road has claimed five lives in six yea rs. by road has claimed five lives in six years. by chance, it was up for discussion at a council meeting today, where it was agreed the speed limit should be reduced from 60 to 50. 0ur royal correspondent nicholas witchell is with me now. still scant details coming out of what still scant details coming out of ”ill hr "iii still scant details coming out of yes, zwhat might have still scant details coming out of yes, nothing ight have still scant details coming out of yes, nothing at it have still scant details coming out of yes, nothing at all ave still scant details coming out of yes, nothing at all really happened. $325 354555 3553 52.1.1 iii“?— what happened. 5555 555555 5; 5.1.1 255,115— what might happened. 5555 555555 55 55.1 25551-5— what might have happened happened. 5555 555555 55 55.1 55551-5— what might have happened other aboulehaleighthavenhappeﬁed-ot-her é— aboulehaleighthavenhappeﬁed-ot-her “a; was a collision. ' ' ~ 5 aboulehaleighthavenhappeﬁed-ot-her thee was a collision. the ~ 5 than there was a collision. the palace doesn't do rolling news, that 551525 555555 55 51155 5555 5555 , , just not their 551525 555555 55 51155 5555 5555 , , $9 not their style. they don't is just not their style. they don't do bulletins and updates. a short statement, . words, within the do bulletins and updates. a short statement, . words, withi advice hour confirming on doctor's advice he went for a precautionary checkup to hospital in kings lynn. 5:5;1’; t: % choice of words, they interesting choice of words, they his royal highness had no confirm his royal highness had no injuries of concern. now, there must have cuts injuries of concern. now, there must have - cuts and injuries of concern. now, there must have cuts and just to in a collision —— ~ ~— ~ to in a collision of ~ ~— ,,, ~ magnitude and severity. cuts bruises jde and severity. cuts bruises jde noi severity. cuts bruises jde no injuries y. cuts bruises jde no injuries of cuts bruisesj duke injuries of cuts has now returned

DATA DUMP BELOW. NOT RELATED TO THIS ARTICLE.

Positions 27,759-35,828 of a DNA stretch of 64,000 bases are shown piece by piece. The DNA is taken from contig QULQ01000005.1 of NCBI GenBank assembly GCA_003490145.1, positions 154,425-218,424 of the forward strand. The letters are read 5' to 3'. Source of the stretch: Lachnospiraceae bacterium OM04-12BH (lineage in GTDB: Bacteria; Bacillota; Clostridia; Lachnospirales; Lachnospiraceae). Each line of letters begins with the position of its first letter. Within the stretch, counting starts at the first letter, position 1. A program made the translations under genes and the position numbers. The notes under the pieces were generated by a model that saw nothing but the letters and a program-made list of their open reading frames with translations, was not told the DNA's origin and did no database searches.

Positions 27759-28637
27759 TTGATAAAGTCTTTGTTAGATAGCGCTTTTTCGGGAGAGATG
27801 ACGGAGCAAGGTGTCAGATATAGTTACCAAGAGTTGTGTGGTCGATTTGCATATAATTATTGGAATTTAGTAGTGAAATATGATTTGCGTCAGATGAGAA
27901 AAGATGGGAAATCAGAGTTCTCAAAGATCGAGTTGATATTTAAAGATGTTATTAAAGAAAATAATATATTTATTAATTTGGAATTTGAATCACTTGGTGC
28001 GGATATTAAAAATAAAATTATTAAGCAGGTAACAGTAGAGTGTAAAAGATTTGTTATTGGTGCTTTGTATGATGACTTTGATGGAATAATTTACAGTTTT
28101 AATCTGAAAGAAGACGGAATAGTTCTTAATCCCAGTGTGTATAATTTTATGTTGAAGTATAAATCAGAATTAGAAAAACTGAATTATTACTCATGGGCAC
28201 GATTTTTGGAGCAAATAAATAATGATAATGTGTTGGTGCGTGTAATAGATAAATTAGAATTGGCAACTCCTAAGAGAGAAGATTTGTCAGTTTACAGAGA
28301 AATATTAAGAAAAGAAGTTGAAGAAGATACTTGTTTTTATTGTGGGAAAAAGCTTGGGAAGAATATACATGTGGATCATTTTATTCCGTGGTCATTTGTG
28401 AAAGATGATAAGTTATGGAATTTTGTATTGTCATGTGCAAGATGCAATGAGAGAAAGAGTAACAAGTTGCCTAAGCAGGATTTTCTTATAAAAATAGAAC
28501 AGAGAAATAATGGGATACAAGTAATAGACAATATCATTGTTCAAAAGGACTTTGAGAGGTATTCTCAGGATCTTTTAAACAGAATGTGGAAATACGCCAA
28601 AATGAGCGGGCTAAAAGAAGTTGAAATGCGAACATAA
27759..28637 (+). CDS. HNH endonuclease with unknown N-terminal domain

concern. the duke has now returned to sandringham. they willjust not wa nt to sandringham. they willjust not want a fuss to be made. no members of the family have been going to visit him, theyjust - do it visit him. theyjust don't do it way. i is ‘ concerned, ‘concerned, he's injuries of concerned; hes—beeie injuries of concerned; hes—beck wife injuries of concerned; hes—bode wife the | know i for a the other car. i don't think for a moment that philip himself will have beenin moment that philip himself will have been in touch by telephone with the people in the car but royal e.— e g sandringham, , .. e.— e g sandringham, quite .. officials at sandringham, quite understandably and reasonably well have been in touch to say how are you? and pleasantries, we understand, have been exchanged. many thanks. pharmacists are warning they're struggling to obtain some common medicines, including painkillers and anti—depressants, leaving patients complaining of delays in getting the drugs they need. the bbc has learned there's been a big rise in the number of medicines being placed on the "shortage of supply" list for england. increased global demand and the rising cost of raw materials, are being blamed for some of the shortages. here's our health correspondent catherine burns. this drug, as you can see, has gone
com pletely this drug, as you can see, has gone completely red. as we film, the realisation that another drug is running low. this main wholesaler has now gone completely out of stock. now we will have to shop around to make sure customers and patients continue to get access to this medicine. it is not unusual for this medicine. it is not unusual for this to happen. problems with supply and demand for medicines. in fact, every month, the government agrees to pay a premium for some drugs where availability is low. what is unusual is the number of drugs they are doing this for. lists are published every month, showing which medicines are in such short supply. injanuary medicines are in such short supply. in january 2015, there were 12. medicines are in such short supply. injanuary 2015, there were 12. the highest number was in 2017, well before brexit became a pressing issue. at the end of last year, there was a surge from 45 in the autumn to the most recent figure, 80. many of the shortages have been the commonly prescribed drugs light from other side, used to treat high